One topic that kept coming up yesterday is how do VCs spot the next big thing to invest in.
If there are only going to be 15 big companies spawned in every generation, how does the VC spot them?
I kept thinking of our experience trying to convince VCs in the late 90s that there would be a market for self-edited websites, the category that would eventually become blogging and lead to the market leaders of today.
I would demo our software to VCs, showing them how they could update their own websites. They asked why would they want to do that? I thought it was self-evident. We were turned down. So I tried again with the idea being that their assistants, without any technical knowledge could edit their websites. Again, they didn't see the need. I came back with RSS, again -- why would anyone want that? The theory was that there would be three main websites, and they thought they would be Excite, Yahoo and maybe Google. Amazon and eBay in commerce. And that was about it.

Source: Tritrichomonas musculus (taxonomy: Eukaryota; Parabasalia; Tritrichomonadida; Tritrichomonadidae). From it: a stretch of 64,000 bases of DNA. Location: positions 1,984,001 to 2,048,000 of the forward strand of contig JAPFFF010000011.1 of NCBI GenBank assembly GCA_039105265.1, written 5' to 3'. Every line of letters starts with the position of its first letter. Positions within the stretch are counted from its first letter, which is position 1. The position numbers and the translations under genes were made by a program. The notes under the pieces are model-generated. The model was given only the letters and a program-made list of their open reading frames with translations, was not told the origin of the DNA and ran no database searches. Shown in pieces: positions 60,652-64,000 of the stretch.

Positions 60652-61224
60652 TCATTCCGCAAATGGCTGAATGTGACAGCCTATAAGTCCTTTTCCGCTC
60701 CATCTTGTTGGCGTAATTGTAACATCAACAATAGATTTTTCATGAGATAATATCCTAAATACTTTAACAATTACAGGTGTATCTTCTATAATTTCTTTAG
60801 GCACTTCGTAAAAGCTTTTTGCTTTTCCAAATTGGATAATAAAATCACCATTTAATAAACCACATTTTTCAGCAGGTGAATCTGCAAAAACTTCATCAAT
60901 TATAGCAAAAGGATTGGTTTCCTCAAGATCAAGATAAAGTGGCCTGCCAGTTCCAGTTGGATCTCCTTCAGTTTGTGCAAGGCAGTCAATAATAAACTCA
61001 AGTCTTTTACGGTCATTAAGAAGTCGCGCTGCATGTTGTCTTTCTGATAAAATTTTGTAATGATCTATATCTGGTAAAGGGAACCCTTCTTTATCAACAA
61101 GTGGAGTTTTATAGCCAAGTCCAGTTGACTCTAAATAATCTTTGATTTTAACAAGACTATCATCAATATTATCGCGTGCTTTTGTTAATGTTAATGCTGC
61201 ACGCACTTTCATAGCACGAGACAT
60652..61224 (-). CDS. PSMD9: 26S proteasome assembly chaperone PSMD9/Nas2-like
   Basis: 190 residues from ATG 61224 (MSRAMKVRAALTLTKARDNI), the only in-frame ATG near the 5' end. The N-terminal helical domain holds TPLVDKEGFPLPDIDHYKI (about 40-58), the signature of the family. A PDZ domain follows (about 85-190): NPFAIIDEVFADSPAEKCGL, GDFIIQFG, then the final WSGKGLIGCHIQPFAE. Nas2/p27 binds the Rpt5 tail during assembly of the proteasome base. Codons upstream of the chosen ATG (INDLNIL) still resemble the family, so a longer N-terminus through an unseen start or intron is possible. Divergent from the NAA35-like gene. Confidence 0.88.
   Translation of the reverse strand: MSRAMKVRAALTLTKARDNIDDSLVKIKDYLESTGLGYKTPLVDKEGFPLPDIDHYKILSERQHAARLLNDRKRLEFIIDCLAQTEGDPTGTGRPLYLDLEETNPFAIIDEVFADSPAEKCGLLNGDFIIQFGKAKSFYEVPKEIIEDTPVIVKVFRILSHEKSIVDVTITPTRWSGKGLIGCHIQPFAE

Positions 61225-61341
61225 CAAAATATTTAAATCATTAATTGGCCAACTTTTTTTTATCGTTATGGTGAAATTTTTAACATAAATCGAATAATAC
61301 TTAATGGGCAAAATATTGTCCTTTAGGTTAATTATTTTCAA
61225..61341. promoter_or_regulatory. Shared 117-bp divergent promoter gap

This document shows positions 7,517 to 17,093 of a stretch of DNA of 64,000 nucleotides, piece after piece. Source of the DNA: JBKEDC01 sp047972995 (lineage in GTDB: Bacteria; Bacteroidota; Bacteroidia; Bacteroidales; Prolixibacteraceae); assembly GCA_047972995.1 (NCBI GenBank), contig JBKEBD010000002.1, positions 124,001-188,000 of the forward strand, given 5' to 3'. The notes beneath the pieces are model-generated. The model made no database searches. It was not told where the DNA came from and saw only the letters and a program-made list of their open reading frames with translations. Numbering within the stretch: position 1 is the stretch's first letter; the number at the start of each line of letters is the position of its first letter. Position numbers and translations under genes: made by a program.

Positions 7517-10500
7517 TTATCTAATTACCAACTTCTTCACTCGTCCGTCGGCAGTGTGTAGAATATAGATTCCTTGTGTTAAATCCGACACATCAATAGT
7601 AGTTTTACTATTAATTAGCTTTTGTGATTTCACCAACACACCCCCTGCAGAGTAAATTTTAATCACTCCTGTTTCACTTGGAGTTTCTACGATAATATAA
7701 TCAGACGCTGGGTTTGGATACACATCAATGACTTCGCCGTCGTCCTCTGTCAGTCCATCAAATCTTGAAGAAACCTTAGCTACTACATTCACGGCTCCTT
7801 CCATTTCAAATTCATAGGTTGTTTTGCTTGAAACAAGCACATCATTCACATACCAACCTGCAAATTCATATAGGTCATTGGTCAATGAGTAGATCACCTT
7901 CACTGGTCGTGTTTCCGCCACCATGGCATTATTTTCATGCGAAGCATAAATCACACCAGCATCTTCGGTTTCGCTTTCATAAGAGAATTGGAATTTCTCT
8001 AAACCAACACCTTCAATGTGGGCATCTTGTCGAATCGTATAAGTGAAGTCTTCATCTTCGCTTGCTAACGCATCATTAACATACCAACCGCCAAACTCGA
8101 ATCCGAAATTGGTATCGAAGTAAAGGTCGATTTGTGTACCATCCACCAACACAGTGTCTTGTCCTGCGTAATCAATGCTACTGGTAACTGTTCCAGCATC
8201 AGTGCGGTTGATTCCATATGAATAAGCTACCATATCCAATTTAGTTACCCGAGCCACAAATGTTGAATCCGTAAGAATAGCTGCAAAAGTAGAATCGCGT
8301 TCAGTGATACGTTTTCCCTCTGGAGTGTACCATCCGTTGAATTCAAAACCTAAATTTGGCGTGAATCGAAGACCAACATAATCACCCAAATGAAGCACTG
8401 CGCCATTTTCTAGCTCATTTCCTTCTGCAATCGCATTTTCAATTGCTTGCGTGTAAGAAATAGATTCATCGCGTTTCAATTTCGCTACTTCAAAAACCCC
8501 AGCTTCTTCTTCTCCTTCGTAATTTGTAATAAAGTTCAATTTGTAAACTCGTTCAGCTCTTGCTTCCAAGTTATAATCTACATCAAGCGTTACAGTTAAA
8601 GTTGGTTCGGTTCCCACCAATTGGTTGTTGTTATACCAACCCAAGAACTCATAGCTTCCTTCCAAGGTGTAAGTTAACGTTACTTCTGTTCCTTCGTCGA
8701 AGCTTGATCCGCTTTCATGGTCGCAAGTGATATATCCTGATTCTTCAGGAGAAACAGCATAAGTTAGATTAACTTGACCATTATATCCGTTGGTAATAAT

I think if the VCs look at what they actually do vs what they say they do, they'll see they're more like the movie industry. Funding a lot of ideas, without any clue which ones will be big hits. That suggests that the YCombinator approach is more viable. And I gotta say I argued for that in the 90s, and was told (again) that I was hallucinating. I should have taken that as a compliment. :-)
And I'd look for more creative people making the decisions about what gets funded. Trying to get breakthrough ideas through the finanical guys who have been the gatekeepers, is a very inefficient process.
During my startup VCs encouraged us to take our machine learning technology and become an ad network (or something an ad network would buy).
They made their investment conditional on a massive pivot away from what we wanted to build.
We knew nothing about the ad world and I personally didn't care. We stuck to our original vision. There was no deal.
As it turns out our vision didn't work and we ran out of time. At least we gave it a shot though.
Turning into something we didn't have a passion for or understand was certain to fail anyway.